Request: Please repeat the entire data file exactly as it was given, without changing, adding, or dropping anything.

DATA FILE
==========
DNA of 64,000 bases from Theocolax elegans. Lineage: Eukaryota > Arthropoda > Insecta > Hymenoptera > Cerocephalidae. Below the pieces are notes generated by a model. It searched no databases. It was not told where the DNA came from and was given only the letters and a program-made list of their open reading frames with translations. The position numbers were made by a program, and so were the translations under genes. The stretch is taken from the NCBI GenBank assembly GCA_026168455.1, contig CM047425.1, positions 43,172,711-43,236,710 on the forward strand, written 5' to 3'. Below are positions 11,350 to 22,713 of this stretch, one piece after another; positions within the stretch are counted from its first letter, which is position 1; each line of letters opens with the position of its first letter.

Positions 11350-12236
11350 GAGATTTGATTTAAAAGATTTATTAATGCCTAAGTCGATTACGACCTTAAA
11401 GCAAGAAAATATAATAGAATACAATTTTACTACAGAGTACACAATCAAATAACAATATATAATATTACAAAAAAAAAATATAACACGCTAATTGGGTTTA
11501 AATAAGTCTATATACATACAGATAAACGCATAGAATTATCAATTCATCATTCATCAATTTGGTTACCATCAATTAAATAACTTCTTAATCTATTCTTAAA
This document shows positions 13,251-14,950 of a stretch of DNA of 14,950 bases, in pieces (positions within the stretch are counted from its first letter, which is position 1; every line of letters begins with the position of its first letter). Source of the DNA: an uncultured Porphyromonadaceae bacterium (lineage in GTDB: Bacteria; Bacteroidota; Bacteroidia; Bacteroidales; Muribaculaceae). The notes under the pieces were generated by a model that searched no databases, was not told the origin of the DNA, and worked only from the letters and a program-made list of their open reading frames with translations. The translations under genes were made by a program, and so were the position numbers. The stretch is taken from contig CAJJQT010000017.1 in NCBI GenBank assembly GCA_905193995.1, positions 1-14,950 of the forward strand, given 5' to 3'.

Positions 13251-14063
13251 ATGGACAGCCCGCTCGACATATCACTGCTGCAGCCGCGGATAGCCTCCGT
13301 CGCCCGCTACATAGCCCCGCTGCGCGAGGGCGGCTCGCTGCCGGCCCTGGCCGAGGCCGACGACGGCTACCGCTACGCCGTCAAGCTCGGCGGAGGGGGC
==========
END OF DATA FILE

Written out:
DNA of 64,000 bases from Theocolax elegans. Lineage: Eukaryota > Arthropoda > Insecta > Hymenoptera > Cerocephalidae. Below the pieces are notes generated by a model. It searched no databases. It was not told where the DNA came from and was given only the letters and a program-made list of their open reading frames with translations. The position numbers were made by a program, and so were the translations under genes. The stretch is taken from the NCBI GenBank assembly GCA_026168455.1, contig CM047425.1, positions 43,172,711-43,236,710 on the forward strand, written 5' to 3'. Below are positions 11,350 to 22,713 of this stretch, one piece after another; positions within the stretch are counted from its first letter, which is position 1; each line of letters opens with the position of its first letter.

Positions 11350-12236
11350 GAGATTTGATTTAAAAGATTTATTAATGCCTAAGTCGATTACGACCTTAAA
11401 GCAAGAAAATATAATAGAATACAATTTTACTACAGAGTACACAATCAAATAACAATATATAATATTACAAAAAAAAAATATAACACGCTAATTGGGTTTA
11501 AATAAGTCTATATACATACAGATAAACGCATAGAATTATCAATTCATCATTCATCAATTTGGTTACCATCAATTAAATAACTTCTTAATCTATTCTTAAA
This document shows positions 13,251-14,950 of a stretch of DNA of 14,950 bases, in pieces (positions within the stretch are counted from its first letter, which is position 1; every line of letters begins with the position of its first letter). Source of the DNA: an uncultured Porphyromonadaceae bacterium (lineage in GTDB: Bacteria; Bacteroidota; Bacteroidia; Bacteroidales; Muribaculaceae). The notes under the pieces were generated by a model that searched no databases, was not told the origin of the DNA, and worked only from the letters and a program-made list of their open reading frames with translations. The translations under genes were made by a program, and so were the position numbers. The stretch is taken from contig CAJJQT010000017.1 in NCBI GenBank assembly GCA_905193995.1, positions 1-14,950 of the forward strand, given 5' to 3'.

Positions 13251-14063
13251 ATGGACAGCCCGCTCGACATATCACTGCTGCAGCCGCGGATAGCCTCCGT
13301 CGCCCGCTACATAGCCCCGCTGCGCGAGGGCGGCTCGCTGCCGGCCCTGGCCGAGGCCGACGACGGCTACCGCTACGCCGTCAAGCTCGGCGGAGGGGGC